Which, ultimately, is what leads to the points in American Crime where the writing stumbles. The show is very eager to address big issues that don’t normally get their day on TV aside from a few “very special episodes.”  For all the deftness it manages in raising these big questions, it has a hard time providing any answers to them. In addition to a narrative and thematic gap, it also leads to some plainly uncomfortable dialogue. Characters are tasked from time to time with expressing the themes of the show, leading to dialogue that no human being has ever said independently. It’s so eager to get in the big point that it sometimes tells when it should show. The writing works best when it isn’t trying to underline its own thesis.

The end result of this story is less about a particular bad thing happening than it is about how bad things continue to happen. It illustrates how crime creates a ripple effect. One crime inevitably leads to another and victims can become perpetrators startlingly fast. Episode 8 even inter-cuts the dramatic action with real life interviews with the victims and survivors of school shootings and bullying attacks, showcasing starkly both the victims who chose a better path and the ones who opted for revenge. In the final episode, not every storyline has a clear resolution and the final picture is far murkier than the one that we started out with. Which is to say, unlike a lot of television, American Crime can be just as uncomfortable as real life.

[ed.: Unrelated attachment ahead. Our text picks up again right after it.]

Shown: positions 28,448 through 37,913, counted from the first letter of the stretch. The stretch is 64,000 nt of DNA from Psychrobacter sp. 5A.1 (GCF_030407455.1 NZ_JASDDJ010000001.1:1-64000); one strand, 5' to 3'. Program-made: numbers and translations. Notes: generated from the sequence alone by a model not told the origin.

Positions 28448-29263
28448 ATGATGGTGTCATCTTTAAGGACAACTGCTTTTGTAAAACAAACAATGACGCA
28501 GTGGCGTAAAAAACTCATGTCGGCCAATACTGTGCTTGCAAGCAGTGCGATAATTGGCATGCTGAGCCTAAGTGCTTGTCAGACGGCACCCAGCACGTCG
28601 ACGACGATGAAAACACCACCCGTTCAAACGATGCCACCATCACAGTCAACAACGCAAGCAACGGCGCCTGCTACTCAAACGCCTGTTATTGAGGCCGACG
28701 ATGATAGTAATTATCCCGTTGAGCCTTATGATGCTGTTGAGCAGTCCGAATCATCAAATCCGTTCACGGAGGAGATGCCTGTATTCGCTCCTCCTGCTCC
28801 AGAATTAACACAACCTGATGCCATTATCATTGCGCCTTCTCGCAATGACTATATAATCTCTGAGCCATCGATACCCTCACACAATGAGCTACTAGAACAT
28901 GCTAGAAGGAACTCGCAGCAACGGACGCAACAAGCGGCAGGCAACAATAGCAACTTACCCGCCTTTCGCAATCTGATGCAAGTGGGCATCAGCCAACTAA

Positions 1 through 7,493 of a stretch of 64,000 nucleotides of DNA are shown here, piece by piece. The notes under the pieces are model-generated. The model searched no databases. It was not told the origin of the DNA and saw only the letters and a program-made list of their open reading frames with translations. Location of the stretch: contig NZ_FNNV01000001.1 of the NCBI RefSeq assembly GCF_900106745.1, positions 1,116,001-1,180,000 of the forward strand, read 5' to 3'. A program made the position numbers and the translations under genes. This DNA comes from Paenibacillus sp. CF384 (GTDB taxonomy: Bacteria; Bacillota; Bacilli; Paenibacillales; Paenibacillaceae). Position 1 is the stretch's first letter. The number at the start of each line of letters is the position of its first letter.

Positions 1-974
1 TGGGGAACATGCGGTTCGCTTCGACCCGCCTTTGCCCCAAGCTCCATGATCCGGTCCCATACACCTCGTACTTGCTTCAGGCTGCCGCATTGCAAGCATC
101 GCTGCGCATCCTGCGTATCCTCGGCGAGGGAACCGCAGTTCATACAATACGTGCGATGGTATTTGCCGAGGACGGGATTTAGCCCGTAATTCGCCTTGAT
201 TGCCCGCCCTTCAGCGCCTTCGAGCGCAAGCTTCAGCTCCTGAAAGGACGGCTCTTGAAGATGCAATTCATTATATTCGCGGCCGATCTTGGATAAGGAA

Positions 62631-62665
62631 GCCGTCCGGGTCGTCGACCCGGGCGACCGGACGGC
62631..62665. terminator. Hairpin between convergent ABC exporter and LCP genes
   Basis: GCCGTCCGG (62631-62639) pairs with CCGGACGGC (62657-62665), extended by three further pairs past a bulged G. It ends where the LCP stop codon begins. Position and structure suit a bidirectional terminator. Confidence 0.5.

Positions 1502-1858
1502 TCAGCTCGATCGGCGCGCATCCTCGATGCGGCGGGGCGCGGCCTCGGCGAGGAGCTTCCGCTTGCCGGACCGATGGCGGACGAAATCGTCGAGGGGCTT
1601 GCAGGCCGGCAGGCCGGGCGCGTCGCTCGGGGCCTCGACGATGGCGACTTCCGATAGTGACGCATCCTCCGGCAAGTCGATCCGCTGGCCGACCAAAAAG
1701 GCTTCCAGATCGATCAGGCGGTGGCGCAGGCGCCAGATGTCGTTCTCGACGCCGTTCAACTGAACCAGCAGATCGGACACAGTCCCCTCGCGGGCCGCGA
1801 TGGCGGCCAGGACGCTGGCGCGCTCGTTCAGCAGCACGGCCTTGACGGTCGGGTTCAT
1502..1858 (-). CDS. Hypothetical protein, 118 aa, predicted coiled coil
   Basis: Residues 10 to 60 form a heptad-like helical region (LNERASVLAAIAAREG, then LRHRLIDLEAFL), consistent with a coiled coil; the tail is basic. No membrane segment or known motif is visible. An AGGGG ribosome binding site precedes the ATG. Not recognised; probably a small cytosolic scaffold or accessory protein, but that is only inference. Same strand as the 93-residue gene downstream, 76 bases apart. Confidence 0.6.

Thursday, March 31, 2016

Bosch, Season 2

It's time again for one of the best opening themes in television again (I'll just wait while you rewatch the Season 1 credits):
That's right, everyone, Bosch is back.
If you don't remember and are too apathetic to read my review of Season 1, Bosch is a police procedural based on the mystery novels of Michael Connolly (fun fact: The Lincoln Lawyer -- the book and the Matthew McConaughey movie -- are a spin-off of the Bosch novels; apparently the Lincoln Lawyer is Bosch's half-brother).